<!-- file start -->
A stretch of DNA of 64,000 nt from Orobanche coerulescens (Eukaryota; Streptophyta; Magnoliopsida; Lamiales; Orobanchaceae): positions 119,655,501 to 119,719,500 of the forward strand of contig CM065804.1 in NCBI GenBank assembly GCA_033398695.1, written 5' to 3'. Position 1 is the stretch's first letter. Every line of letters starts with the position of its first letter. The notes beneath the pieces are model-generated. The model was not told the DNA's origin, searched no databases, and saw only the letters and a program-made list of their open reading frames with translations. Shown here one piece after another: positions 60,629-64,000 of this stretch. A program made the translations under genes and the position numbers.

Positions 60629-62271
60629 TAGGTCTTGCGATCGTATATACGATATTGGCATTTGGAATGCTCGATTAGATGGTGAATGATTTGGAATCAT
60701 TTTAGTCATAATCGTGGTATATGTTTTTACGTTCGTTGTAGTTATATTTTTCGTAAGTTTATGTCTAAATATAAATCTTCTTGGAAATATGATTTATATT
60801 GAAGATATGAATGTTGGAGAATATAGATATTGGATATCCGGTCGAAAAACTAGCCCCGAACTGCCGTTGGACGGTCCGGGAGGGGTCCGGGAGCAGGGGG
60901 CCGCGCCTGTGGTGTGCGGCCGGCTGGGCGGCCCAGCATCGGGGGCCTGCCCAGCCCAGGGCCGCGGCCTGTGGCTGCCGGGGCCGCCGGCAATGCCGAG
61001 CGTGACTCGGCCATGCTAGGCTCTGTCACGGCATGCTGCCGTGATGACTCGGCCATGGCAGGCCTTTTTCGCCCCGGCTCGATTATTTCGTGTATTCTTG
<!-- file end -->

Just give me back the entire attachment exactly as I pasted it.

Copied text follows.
A stretch of DNA of 64,000 nt from Orobanche coerulescens (Eukaryota; Streptophyta; Magnoliopsida; Lamiales; Orobanchaceae): positions 119,655,501 to 119,719,500 of the forward strand of contig CM065804.1 in NCBI GenBank assembly GCA_033398695.1, written 5' to 3'. Position 1 is the stretch's first letter. Every line of letters starts with the position of its first letter. The notes beneath the pieces are model-generated. The model was not told the DNA's origin, searched no databases, and saw only the letters and a program-made list of their open reading frames with translations. Shown here one piece after another: positions 60,629-64,000 of this stretch. A program made the translations under genes and the position numbers.

Positions 60629-62271
60629 TAGGTCTTGCGATCGTATATACGATATTGGCATTTGGAATGCTCGATTAGATGGTGAATGATTTGGAATCAT
60701 TTTAGTCATAATCGTGGTATATGTTTTTACGTTCGTTGTAGTTATATTTTTCGTAAGTTTATGTCTAAATATAAATCTTCTTGGAAATATGATTTATATT
60801 GAAGATATGAATGTTGGAGAATATAGATATTGGATATCCGGTCGAAAAACTAGCCCCGAACTGCCGTTGGACGGTCCGGGAGGGGTCCGGGAGCAGGGGG
60901 CCGCGCCTGTGGTGTGCGGCCGGCTGGGCGGCCCAGCATCGGGGGCCTGCCCAGCCCAGGGCCGCGGCCTGTGGCTGCCGGGGCCGCCGGCAATGCCGAG
61001 CGTGACTCGGCCATGCTAGGCTCTGTCACGGCATGCTGCCGTGATGACTCGGCCATGGCAGGCCTTTTTCGCCCCGGCTCGATTATTTCGTGTATTCTTG